Hanover — It didn’t take much soul-searching when Pat Doherty inquired about joining Dick Dodds’ coaching staff for the Hanover High boys hockey team, nor did it require any kind of interview process. Doherty’s presence behind the bench was a mutual understanding.
It helped that Doherty, who graduated from Hanover in 2009 and played four years of collegiate hockey at St. Lawrence University, already was integrated with the program and knew much about Dodds’ coaching philosophy. But joining the staff was less about getting his start behind the bench than a way to stay involved in the game he loved, working for a coach he has plenty of respect for.
“I’m good friends with the Dodds’. … We had talked about it this summer one night when I was over at their house,” said Doherty, who has settled into a job working for Advantage Capital Partners in Hanover. “I knew I was staying in the area. I told them I was staying and that I’d love to help out. Almost immediately they said, ‘Yeah, absolutely.’ I sort of just jumped right in.”
A forward for most of his career, Doherty played for Les Rapaces de Gap Hautes Alpes in Gap, France last season, scoring nine goals, four assists in 26 games, including three goals and six assists in 11 playoff games. But the transition to coaching has presented Doherty with a different perspective on the game.
“There are things you don’t realize, like how to clearly explain yourself,” Doherty said. “You have to say things in a way that other people will understand, not just point things out. It makes me respect all the coaches I’ve ever had.
“You see someone do something and in your head, you see what they need to do,” he added. “But you have to describe it to be effective. … It’s all about figuring out a different side of the game. It’s a fun challenge to come into and no better person to learn under. Coach Dodds, he’s been very successful.”
Dodds is no stranger to having former players on his staff; Doherty remembers looking up to David Sutton, a Hanover alum who is now a project manager at Service Master in Boston, during his time with the Marauders. But Doherty, for the veteran Hanover coach, offers his team a unique perspective.
“He brings terrific knowledge and passion for the sport,” Dodds said. “He isn’t that far removed from wearing the Marauders jersey and he was one of the best leaders we’ve ever had. … It’s great for the current players to see you can work your tail off while you are playing for Hanover hand have success at the next level. Patrick is a great example of that.”
Doherty said he has primarily been working with Hanover’s forwards, a young group looking to replace the offensive production left behind by the absence of Seth Stadheim, last year’s top goal-scorer, and on the Hanover power play. Dodds said the assignment works well considering the type of player Doherty developed into.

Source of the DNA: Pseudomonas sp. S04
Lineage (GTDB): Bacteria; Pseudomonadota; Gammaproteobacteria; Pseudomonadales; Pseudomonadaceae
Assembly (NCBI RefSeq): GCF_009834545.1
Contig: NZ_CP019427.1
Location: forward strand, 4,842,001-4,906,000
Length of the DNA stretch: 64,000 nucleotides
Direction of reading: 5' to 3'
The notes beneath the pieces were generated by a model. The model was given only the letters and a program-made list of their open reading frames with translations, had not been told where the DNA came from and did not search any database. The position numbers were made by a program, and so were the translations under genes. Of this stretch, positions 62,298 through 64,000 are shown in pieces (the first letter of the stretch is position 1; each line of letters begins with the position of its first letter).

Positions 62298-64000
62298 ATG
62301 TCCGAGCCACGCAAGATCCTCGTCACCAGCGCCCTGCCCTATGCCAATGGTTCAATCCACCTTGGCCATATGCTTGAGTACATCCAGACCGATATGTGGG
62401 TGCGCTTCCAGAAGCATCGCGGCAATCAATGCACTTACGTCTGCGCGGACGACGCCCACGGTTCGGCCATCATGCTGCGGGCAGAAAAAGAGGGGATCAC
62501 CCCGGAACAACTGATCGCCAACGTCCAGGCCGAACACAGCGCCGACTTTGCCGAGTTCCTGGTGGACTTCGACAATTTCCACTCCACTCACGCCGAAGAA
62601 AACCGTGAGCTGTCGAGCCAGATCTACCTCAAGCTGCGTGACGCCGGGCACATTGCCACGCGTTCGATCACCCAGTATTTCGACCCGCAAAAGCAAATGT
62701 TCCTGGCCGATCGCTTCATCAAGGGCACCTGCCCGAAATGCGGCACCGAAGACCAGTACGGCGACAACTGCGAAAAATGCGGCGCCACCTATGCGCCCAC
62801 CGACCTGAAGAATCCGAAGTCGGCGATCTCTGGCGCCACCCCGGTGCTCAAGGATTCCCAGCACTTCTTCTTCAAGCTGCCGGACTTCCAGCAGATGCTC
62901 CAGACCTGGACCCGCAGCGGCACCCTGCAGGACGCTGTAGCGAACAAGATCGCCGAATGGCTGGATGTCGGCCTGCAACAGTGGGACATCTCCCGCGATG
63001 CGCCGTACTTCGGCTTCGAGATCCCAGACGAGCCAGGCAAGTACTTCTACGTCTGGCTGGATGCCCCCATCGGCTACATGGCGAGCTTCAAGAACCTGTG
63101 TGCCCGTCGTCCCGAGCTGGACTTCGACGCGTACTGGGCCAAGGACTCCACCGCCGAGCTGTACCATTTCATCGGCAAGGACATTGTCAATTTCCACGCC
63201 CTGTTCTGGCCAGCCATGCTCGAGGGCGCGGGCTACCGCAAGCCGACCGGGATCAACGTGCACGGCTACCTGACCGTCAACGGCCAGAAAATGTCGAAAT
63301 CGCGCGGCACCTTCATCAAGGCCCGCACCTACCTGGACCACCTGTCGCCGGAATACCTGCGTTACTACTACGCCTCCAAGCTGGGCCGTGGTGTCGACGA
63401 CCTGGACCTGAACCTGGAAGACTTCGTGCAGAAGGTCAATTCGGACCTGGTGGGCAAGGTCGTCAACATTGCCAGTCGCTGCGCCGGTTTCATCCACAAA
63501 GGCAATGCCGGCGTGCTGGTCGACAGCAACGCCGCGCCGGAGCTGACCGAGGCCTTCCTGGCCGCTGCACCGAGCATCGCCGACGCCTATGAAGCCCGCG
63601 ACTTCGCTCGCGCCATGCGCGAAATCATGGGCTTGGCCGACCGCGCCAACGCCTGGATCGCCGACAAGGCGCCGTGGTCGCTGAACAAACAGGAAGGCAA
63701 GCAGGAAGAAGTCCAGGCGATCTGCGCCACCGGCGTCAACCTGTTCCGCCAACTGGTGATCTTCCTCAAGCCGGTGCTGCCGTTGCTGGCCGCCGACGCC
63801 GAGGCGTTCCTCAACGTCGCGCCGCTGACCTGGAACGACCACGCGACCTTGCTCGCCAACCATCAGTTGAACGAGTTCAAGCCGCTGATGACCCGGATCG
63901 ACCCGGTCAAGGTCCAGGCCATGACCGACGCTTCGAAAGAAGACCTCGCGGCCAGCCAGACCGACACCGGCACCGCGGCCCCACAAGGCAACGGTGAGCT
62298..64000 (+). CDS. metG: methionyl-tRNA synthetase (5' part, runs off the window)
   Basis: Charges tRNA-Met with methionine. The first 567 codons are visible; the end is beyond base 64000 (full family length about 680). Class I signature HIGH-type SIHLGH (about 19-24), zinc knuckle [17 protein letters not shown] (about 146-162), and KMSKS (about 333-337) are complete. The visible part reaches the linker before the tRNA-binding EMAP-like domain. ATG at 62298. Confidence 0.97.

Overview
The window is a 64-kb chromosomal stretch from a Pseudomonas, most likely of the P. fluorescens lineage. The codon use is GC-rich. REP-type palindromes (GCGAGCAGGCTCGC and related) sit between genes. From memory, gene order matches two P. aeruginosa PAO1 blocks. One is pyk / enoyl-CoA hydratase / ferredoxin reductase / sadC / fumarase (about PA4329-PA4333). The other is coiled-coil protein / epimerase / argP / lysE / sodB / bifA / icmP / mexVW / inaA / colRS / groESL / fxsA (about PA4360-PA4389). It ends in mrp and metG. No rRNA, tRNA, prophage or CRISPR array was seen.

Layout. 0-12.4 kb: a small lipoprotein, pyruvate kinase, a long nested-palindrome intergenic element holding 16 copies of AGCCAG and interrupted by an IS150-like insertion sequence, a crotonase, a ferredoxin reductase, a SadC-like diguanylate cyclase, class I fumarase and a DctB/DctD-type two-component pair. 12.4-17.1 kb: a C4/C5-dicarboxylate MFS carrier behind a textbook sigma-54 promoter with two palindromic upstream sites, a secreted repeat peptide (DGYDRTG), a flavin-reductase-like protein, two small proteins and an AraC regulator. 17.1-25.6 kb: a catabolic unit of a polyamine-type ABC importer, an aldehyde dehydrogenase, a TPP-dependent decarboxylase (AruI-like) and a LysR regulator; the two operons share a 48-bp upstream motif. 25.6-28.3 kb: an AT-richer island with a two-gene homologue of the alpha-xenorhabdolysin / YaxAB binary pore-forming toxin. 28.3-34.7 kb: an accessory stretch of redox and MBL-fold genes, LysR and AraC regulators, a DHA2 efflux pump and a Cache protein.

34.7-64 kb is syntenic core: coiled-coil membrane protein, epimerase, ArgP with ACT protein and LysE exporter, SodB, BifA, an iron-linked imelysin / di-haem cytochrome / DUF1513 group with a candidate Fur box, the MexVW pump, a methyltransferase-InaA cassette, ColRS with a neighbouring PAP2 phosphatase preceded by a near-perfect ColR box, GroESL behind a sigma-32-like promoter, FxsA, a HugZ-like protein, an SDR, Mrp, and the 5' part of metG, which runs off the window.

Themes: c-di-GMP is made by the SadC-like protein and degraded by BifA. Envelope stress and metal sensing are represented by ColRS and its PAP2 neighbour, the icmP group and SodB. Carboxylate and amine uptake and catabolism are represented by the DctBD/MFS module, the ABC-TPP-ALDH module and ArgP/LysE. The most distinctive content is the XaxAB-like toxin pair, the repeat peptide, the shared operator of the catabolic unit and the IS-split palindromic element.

“He was the type of player who would design face-off plays with his line mates,” Dodds said. “A center zone face-off that he created his freshman year was outstanding. It worked every time. We eventually added that play to our playbook and called it the ‘Doherty.’ ”
Doherty described his game as fast and puck-skill oriented, but also said he tried to bring a “cerebral” approach to the game, something that has paid dividends in his first few weeks back with Hanover. He graduated from St. Lawrence in 2015 and racked up 32 goals and 33 assists in his NCAA career.
“Just being someone they can talk to, about hockey or not hockey,” he said. “That’s what Dave (Sutton) did for me. You don’t always want to go to Dick Dodds with your problems because he’s your head coach. I just want to be there for those guys. Being able to pass down my knowledge of the game, it’s been really fun. I want to be there for these kids on and off the ice. Whatever it takes.”
It’s hard for Doherty to know if coaching is in his future, though he admitted the thought of taking on a varsity hockey team or even coaching at the collegiate level sounds like too much responsibility, at least at the moment. For now, he’s enjoying his return to Hanover with an eager mind to learn as much as he can about hockey from a much different perspective.
“Dick Dodds brings such passion to the game,” Doherty said. “He could have the most skilled team in New Hampshire or the least skilled team in New Hampshire and his teams would still be competitive. They always play at their highest potential. The way he can create a sense of team and community, I haven’t seen that anywhere else.
“I knew I wanted to stay involved in some way. For me, it’s always been in the back of my mind that down the road, when I had my own kids, I’d stay involved with youth hockey. I thought that would be the next step for me. I don’t want to stay involved just to stay involved. It was an easy decision to be back here.”